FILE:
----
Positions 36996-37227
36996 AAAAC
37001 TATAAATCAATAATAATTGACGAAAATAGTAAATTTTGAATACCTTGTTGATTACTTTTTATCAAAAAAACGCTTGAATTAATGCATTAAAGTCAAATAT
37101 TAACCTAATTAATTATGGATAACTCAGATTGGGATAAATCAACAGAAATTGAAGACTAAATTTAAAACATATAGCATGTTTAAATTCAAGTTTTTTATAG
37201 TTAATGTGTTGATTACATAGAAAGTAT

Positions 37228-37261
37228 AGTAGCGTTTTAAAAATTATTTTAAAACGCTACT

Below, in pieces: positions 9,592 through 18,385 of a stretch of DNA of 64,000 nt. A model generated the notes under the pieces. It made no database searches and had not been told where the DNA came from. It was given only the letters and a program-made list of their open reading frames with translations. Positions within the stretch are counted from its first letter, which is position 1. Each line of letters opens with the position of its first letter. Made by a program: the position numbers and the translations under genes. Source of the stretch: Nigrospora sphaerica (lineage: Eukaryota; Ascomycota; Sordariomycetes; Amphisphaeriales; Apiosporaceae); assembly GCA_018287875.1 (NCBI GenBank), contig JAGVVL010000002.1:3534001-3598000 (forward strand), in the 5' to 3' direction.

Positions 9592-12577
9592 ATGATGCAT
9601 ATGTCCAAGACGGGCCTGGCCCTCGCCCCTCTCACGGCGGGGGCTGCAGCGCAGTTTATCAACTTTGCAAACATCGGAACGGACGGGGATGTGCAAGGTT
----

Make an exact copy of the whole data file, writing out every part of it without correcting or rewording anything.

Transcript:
Positions 36996-37227
36996 AAAAC
37001 TATAAATCAATAATAATTGACGAAAATAGTAAATTTTGAATACCTTGTTGATTACTTTTTATCAAAAAAACGCTTGAATTAATGCATTAAAGTCAAATAT
37101 TAACCTAATTAATTATGGATAACTCAGATTGGGATAAATCAACAGAAATTGAAGACTAAATTTAAAACATATAGCATGTTTAAATTCAAGTTTTTTATAG
37201 TTAATGTGTTGATTACATAGAAAGTAT

Positions 37228-37261
37228 AGTAGCGTTTTAAAAATTATTTTAAAACGCTACT

Below, in pieces: positions 9,592 through 18,385 of a stretch of DNA of 64,000 nt. A model generated the notes under the pieces. It made no database searches and had not been told where the DNA came from. It was given only the letters and a program-made list of their open reading frames with translations. Positions within the stretch are counted from its first letter, which is position 1. Each line of letters opens with the position of its first letter. Made by a program: the position numbers and the translations under genes. Source of the stretch: Nigrospora sphaerica (lineage: Eukaryota; Ascomycota; Sordariomycetes; Amphisphaeriales; Apiosporaceae); assembly GCA_018287875.1 (NCBI GenBank), contig JAGVVL010000002.1:3534001-3598000 (forward strand), in the 5' to 3' direction.

Positions 9592-12577
9592 ATGATGCAT
9601 ATGTCCAAGACGGGCCTGGCCCTCGCCCCTCTCACGGCGGGGGCTGCAGCGCAGTTTATCAACTTTGCAAACATCGGAACGGACGGGGATGTGCAAGGTT